GM Will Ban Some Resellers From Placing Future Orders

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Automotive Editor

Based out of the Washington, D.C. area, Joel Patel is an automotive journalist that hails from Northern Virginia. His work has been featured on various automotive outlets, including Autoweek, Digital Trends, and Autoblog. When not writing about cars, Joel enjoys trying new foods, wrenching on his car, and watching horror movies. 

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, Automotive Editor - August 2, 2022
2023 Chevrolet Corvette Z06

From houses and watches to gaming devices and cars, flippers have turned a lot of industries upside down during the COVID-19 pandemic and semi-conductor chip shortage. Automakers haven’t really done anything about flippers recently or the dealerships that are placing massive markups onto cars. But General Motors is looking to go against the trend with a firm stance on consumers that may be planning to flip high-demand vehicles.

Speaking with The Drive, a GM spokesperson told the outlet that the automaker will bar consumers if they flip an in-demand vehicle within the first year of ownership. The spokesperson said that GM will be “limiting the transferability of certain warranties and barring the seller from placing future sold orders or reservations if the vehicle is resold within the first 12 months of ownership.” Vehicles that will land flippers on the naughty list include the GMC Hummer EV, Cadillac Escalade-V, and Chevrolet Corvette Z06.

As the outlet explains, consumers that purchase one of these vehicles and choose to flip it within a year of owning it won’t be allowed to place any orders for future GM products. Where GM’s policy really goes above and beyond is how it affects second-hand buyers, as the vehicle that’s being flipped won’t come with the same warranty as a new car from the factory. The new policy may seem harsh, but GM believes this is the right thing to do.

“This will help prioritize ownership by our top brand enthusiasts and most loyal customers,” stated the spokesperson.

2022 GMC Hummer EV SUV

GM’s North America President Steve Carlisle shared the new policy with dealers across the country before the end of July. Carlisle also took the time to remind dealers of their contractual requirements and the automaker’s policies on the resale of new vehicles. When GM heard about how shoppers will take hard-to-find vehicles and flip them, Carlisle reached out to dealers to explain how the act hurts the brand and customers.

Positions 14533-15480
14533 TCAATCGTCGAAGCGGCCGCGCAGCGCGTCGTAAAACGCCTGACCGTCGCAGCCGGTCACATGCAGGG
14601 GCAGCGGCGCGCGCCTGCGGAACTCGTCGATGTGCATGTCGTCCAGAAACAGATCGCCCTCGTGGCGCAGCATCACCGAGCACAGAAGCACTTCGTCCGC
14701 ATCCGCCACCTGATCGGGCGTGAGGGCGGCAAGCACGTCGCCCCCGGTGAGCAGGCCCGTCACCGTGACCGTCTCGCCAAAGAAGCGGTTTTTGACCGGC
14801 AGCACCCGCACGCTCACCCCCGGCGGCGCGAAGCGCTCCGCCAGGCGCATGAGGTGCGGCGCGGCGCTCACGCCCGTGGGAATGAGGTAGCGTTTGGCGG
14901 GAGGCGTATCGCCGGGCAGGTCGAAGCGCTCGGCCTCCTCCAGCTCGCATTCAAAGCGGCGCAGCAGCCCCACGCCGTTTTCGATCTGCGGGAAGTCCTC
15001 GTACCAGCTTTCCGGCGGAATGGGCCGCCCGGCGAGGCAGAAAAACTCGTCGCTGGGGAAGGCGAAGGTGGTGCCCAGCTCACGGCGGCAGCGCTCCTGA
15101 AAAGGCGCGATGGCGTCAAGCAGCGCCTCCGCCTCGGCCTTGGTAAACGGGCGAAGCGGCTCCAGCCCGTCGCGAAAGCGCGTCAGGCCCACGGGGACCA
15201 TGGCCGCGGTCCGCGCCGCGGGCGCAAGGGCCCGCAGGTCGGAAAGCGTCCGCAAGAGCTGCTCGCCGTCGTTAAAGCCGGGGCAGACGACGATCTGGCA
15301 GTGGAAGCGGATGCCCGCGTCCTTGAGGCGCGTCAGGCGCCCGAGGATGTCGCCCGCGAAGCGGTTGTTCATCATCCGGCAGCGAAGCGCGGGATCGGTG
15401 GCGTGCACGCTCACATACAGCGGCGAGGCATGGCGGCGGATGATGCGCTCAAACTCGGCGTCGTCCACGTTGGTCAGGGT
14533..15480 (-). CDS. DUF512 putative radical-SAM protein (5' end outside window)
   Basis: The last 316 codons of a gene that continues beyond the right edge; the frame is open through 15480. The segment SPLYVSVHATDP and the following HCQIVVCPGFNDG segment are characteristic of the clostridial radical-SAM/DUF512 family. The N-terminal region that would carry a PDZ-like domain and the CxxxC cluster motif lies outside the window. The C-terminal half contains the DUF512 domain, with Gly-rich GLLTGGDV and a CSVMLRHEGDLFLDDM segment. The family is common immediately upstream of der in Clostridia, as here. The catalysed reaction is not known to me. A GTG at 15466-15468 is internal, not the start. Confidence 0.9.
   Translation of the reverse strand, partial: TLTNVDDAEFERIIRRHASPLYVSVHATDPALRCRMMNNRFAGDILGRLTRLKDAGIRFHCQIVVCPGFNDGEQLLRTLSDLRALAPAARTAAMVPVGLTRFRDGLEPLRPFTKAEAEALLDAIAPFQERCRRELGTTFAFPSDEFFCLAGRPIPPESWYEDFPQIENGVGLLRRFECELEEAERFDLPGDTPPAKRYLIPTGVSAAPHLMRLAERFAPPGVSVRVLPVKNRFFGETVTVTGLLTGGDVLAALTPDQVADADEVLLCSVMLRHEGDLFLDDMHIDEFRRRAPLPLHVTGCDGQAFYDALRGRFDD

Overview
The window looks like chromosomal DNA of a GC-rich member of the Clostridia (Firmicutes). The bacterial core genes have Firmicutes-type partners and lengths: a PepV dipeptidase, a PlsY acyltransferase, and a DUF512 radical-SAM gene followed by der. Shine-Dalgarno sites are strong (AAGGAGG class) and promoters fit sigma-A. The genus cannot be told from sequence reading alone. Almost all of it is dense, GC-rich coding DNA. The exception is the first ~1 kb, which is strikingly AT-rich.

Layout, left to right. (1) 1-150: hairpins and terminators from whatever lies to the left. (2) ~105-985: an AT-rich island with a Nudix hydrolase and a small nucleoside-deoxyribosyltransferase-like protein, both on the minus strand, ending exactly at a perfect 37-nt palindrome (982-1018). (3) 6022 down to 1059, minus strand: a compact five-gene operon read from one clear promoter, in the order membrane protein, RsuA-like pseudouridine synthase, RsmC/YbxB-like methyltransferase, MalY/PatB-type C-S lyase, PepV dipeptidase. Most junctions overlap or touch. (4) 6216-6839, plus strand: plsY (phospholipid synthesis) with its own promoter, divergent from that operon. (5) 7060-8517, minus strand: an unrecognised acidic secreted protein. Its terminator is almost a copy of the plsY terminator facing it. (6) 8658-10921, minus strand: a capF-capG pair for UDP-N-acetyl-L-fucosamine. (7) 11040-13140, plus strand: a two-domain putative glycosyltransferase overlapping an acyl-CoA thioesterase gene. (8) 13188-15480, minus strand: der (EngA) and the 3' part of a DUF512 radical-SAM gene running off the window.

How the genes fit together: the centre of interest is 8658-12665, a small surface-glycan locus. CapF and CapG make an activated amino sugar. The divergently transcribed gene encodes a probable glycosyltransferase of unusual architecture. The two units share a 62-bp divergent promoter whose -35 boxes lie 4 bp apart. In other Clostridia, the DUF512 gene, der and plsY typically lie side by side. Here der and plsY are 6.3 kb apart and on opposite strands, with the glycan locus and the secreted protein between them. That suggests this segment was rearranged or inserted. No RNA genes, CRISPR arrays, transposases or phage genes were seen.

We applaud GM for taking a stand against flippers, but we don’t think it will work. Flippers aren’t making a few hundred bucks when they flip their car, we’re talking about tens of thousands and sometimes hundreds of thousands for the right vehicle. Auctions sites like Bring a Trailer and eBay have become the prime location for flippers. Recently, a 2022 Chevrolet Corvette C8.R Championship Edition Convertible with a price of $105,085 (with destination) sold for $142,000. On eBay, a 2022 Corvette C8.R Championship Edition 3LT Coupe is listed for $159,999.

Consumers lucky enough to purchase one of GM’s in-demand vehicles will probably flip the vehicle at an incredibly high price, pocket the money, and then purchase a model when things die down on the used market or a new one through a friend. Despite GM’s attempts, we’re sure we’ll see quite a few Z06 models listed for sale shortly after they begin to be delivered.

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, Automotive Editor

Based out of the Washington, D.C. area, Joel Patel is an automotive journalist that hails from Northern Virginia. His work has been featured on various automotive outlets, including Autoweek, Digital Trends, and Autoblog. When not writing about cars, Joel enjoys trying new foods, wrenching on his car, and watching horror movies. 

Follow On: Twitter

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